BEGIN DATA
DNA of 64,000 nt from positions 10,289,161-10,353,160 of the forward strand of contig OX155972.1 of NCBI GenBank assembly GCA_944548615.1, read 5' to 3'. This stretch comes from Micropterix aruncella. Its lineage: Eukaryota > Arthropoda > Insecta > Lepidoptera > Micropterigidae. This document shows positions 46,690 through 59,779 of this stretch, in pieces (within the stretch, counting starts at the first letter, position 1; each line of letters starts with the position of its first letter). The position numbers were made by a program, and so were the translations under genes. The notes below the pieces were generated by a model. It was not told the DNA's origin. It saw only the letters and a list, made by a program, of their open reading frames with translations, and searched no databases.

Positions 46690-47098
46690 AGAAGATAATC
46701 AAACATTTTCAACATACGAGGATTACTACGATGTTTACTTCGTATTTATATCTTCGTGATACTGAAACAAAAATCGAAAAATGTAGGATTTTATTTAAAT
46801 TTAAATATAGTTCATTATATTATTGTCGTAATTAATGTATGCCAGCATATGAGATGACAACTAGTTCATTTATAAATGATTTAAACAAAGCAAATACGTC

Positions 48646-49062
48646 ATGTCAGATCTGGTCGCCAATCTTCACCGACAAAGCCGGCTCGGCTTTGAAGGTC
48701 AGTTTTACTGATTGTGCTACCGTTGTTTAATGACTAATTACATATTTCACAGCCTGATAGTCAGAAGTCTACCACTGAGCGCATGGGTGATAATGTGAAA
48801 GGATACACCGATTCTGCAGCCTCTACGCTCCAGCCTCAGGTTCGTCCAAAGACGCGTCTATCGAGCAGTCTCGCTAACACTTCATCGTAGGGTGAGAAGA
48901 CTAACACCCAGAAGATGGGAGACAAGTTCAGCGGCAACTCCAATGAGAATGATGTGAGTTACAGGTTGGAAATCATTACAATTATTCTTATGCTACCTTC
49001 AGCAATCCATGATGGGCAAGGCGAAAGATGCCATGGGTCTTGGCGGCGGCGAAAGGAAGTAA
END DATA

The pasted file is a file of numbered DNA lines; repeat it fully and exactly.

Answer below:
DNA of 64,000 nt from positions 10,289,161-10,353,160 of the forward strand of contig OX155972.1 of NCBI GenBank assembly GCA_944548615.1, read 5' to 3'. This stretch comes from Micropterix aruncella. Its lineage: Eukaryota > Arthropoda > Insecta > Lepidoptera > Micropterigidae. This document shows positions 46,690 through 59,779 of this stretch, in pieces (within the stretch, counting starts at the first letter, position 1; each line of letters starts with the position of its first letter). The position numbers were made by a program, and so were the translations under genes. The notes below the pieces were generated by a model. It was not told the DNA's origin. It saw only the letters and a list, made by a program, of their open reading frames with translations, and searched no databases.

Positions 46690-47098
46690 AGAAGATAATC
46701 AAACATTTTCAACATACGAGGATTACTACGATGTTTACTTCGTATTTATATCTTCGTGATACTGAAACAAAAATCGAAAAATGTAGGATTTTATTTAAAT
46801 TTAAATATAGTTCATTATATTATTGTCGTAATTAATGTATGCCAGCATATGAGATGACAACTAGTTCATTTATAAATGATTTAAACAAAGCAAATACGTC

Positions 48646-49062
48646 ATGTCAGATCTGGTCGCCAATCTTCACCGACAAAGCCGGCTCGGCTTTGAAGGTC
48701 AGTTTTACTGATTGTGCTACCGTTGTTTAATGACTAATTACATATTTCACAGCCTGATAGTCAGAAGTCTACCACTGAGCGCATGGGTGATAATGTGAAA
48801 GGATACACCGATTCTGCAGCCTCTACGCTCCAGCCTCAGGTTCGTCCAAAGACGCGTCTATCGAGCAGTCTCGCTAACACTTCATCGTAGGGTGAGAAGA
48901 CTAACACCCAGAAGATGGGAGACAAGTTCAGCGGCAACTCCAATGAGAATGATGTGAGTTACAGGTTGGAAATCATTACAATTATTCTTATGCTACCTTC
49001 AGCAATCCATGATGGGCAAGGCGAAAGATGCCATGGGTCTTGGCGGCGGCGAAAGGAAGTAA